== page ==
In the grand scheme of Proviso Township’s $60 million budget and projected $14 million deficit, a couple cell phone bills and hotel rooms seem like the least of anyone’s concerns. Frankly, we wouldn’t argue with the notion that other fiscal changes could more dramatically impact both the tax rates and the quality of student services.

But when board members stick taxpayers with the bill for downtown hotel rooms, it smacks of an out-right contempt for the public’s interest that is maddening.

The problem here is two-fold. Board members are irresponsibly spending money on themselves that could be spent in the classroom. This is selfish and runs counter to the primary goal of improving education.

It certainly can be argued that these national conferences provide a benefit that is worth the cost, but those benefits are lost when the information isn’t shared. Since there hasn’t been a single presentation to the full board from any traveling board member, how is anyone supposed to benefit from these conferences?

Worse yet, how is the public to know they didn’t just pay for someone’s vacation?

The second major issue that community members should find infuriating is the board’s collective failure to hold members accountable. Section 415.09 of the board’s own policy is crystal clear on travel expenses. “The board of education will be responsible for approving the travel of its members.”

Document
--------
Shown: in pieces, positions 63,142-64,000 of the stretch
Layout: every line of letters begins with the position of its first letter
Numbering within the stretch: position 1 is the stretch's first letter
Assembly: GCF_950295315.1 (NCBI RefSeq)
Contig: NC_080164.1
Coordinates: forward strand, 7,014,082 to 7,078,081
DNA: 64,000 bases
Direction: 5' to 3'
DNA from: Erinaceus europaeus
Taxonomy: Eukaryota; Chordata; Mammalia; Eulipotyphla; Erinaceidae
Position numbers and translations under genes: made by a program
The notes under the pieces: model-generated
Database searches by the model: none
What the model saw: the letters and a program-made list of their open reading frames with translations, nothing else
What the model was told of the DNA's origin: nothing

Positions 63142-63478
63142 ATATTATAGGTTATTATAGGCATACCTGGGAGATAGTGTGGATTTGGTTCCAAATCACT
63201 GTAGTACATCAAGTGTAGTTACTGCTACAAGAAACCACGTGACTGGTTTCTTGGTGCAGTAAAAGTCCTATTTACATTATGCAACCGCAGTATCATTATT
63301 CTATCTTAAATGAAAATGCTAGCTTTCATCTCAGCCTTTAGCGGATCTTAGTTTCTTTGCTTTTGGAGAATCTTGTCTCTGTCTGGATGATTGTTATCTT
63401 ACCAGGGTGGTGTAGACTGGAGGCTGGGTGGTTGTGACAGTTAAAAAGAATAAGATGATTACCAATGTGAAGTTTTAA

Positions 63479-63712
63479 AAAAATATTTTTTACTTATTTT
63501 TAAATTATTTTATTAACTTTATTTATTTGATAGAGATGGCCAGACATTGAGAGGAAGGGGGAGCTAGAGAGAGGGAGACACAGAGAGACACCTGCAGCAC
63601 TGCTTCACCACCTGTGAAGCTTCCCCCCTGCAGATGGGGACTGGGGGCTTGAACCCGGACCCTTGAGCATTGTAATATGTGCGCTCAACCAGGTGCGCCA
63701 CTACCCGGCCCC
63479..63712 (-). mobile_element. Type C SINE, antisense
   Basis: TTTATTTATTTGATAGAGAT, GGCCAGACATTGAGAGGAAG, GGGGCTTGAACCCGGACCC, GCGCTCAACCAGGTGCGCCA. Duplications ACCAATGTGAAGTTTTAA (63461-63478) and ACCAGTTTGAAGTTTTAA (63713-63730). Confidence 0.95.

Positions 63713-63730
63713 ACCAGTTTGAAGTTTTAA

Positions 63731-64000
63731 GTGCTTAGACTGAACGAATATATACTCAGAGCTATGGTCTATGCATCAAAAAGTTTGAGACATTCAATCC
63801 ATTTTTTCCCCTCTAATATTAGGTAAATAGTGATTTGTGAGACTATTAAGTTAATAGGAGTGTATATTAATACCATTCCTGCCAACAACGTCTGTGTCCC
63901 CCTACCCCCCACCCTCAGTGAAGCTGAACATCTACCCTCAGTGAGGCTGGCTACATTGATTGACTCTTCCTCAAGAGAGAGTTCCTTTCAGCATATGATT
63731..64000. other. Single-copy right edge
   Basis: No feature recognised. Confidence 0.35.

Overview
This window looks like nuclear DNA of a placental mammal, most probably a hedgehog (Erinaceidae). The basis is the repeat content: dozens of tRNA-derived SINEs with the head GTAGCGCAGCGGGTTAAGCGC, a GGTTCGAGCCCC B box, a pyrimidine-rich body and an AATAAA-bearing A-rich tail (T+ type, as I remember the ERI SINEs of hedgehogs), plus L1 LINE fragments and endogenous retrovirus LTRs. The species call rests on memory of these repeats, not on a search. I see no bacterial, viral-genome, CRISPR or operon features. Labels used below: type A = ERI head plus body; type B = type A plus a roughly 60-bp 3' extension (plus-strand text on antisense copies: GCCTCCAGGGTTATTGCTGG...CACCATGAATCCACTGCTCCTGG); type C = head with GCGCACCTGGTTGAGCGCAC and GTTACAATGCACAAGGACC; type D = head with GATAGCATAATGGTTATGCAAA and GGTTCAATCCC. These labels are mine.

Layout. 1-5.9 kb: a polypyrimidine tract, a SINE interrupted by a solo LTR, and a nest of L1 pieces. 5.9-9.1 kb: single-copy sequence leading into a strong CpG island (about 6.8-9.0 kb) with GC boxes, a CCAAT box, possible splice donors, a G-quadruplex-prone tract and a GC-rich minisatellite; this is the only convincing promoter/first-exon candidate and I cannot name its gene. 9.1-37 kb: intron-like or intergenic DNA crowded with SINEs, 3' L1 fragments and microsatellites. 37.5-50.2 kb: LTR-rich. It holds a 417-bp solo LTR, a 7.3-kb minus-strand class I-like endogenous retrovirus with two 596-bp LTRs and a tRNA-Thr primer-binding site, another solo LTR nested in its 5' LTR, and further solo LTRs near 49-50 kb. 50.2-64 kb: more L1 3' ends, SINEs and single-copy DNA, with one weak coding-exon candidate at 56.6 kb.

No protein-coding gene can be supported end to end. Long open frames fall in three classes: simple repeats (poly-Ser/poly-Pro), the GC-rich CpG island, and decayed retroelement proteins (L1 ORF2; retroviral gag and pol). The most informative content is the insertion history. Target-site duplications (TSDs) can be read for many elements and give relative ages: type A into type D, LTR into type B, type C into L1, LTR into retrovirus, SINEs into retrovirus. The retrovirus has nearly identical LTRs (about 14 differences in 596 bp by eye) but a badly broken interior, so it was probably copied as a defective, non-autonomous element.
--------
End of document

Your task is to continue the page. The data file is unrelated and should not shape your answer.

According to our review of the past year’s worth of travel receipts from the district and statements from the superintendent, the board is not reviewing travel requests.

There is plenty of blame to go around on this one, but the board president is primarily responsible for enforcing policy. Having been an officer on the board for the last six years, he should be more familiar with the rules. If the president is aware of the policy but is waiting for a recommendation from administrators to enforce it, his lack of leadership becomes even more appalling.

The finger pointing and dirty politics in this school district have frustrated voters for a long time, and we would liken the experience to that of an exasperated parent who lectures a child until they’re blue in the face. As a community, we can not afford to continue repeating ourselves in hopes that the message will sink in. By then it may be too late for an entire class of Proviso students.

This board must dedicate itself to change and the community must be firm in its demands.